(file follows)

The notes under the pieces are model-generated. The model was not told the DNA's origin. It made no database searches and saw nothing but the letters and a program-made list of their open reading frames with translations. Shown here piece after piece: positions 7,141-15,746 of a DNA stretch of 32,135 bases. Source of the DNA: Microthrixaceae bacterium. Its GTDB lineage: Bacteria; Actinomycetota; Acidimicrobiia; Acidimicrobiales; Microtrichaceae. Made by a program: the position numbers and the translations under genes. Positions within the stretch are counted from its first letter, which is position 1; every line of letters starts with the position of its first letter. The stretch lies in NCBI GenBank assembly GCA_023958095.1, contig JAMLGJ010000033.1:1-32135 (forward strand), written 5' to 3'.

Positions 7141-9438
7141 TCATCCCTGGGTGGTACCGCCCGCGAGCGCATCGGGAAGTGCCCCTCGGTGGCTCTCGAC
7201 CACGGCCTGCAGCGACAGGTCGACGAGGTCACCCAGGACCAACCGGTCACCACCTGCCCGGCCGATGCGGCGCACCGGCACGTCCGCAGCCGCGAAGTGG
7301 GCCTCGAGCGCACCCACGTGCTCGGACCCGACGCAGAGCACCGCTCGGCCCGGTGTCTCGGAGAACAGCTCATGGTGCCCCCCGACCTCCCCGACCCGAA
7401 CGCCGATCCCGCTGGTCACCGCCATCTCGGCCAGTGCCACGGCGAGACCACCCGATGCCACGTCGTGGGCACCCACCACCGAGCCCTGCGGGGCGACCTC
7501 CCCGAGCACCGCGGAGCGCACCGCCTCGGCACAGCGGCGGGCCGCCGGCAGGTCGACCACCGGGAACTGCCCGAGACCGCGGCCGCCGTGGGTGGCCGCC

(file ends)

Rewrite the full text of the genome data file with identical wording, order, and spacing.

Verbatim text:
The notes under the pieces are model-generated. The model was not told the DNA's origin. It made no database searches and saw nothing but the letters and a program-made list of their open reading frames with translations. Shown here piece after piece: positions 7,141-15,746 of a DNA stretch of 32,135 bases. Source of the DNA: Microthrixaceae bacterium. Its GTDB lineage: Bacteria; Actinomycetota; Acidimicrobiia; Acidimicrobiales; Microtrichaceae. Made by a program: the position numbers and the translations under genes. Positions within the stretch are counted from its first letter, which is position 1; every line of letters starts with the position of its first letter. The stretch lies in NCBI GenBank assembly GCA_023958095.1, contig JAMLGJ010000033.1:1-32135 (forward strand), written 5' to 3'.

Positions 7141-9438
7141 TCATCCCTGGGTGGTACCGCCCGCGAGCGCATCGGGAAGTGCCCCTCGGTGGCTCTCGAC
7201 CACGGCCTGCAGCGACAGGTCGACGAGGTCACCCAGGACCAACCGGTCACCACCTGCCCGGCCGATGCGGCGCACCGGCACGTCCGCAGCCGCGAAGTGG
7301 GCCTCGAGCGCACCCACGTGCTCGGACCCGACGCAGAGCACCGCTCGGCCCGGTGTCTCGGAGAACAGCTCATGGTGCCCCCCGACCTCCCCGACCCGAA
7401 CGCCGATCCCGCTGGTCACCGCCATCTCGGCCAGTGCCACGGCGAGACCACCCGATGCCACGTCGTGGGCACCCACCACCGAGCCCTGCGGGGCGACCTC
7501 CCCGAGCACCGCGGAGCGCACCGCCTCGGCACAGCGGCGGGCCGCCGGCAGGTCGACCACCGGGAACTGCCCGAGACCGCGGCCGCCGTGGGTGGCCGCC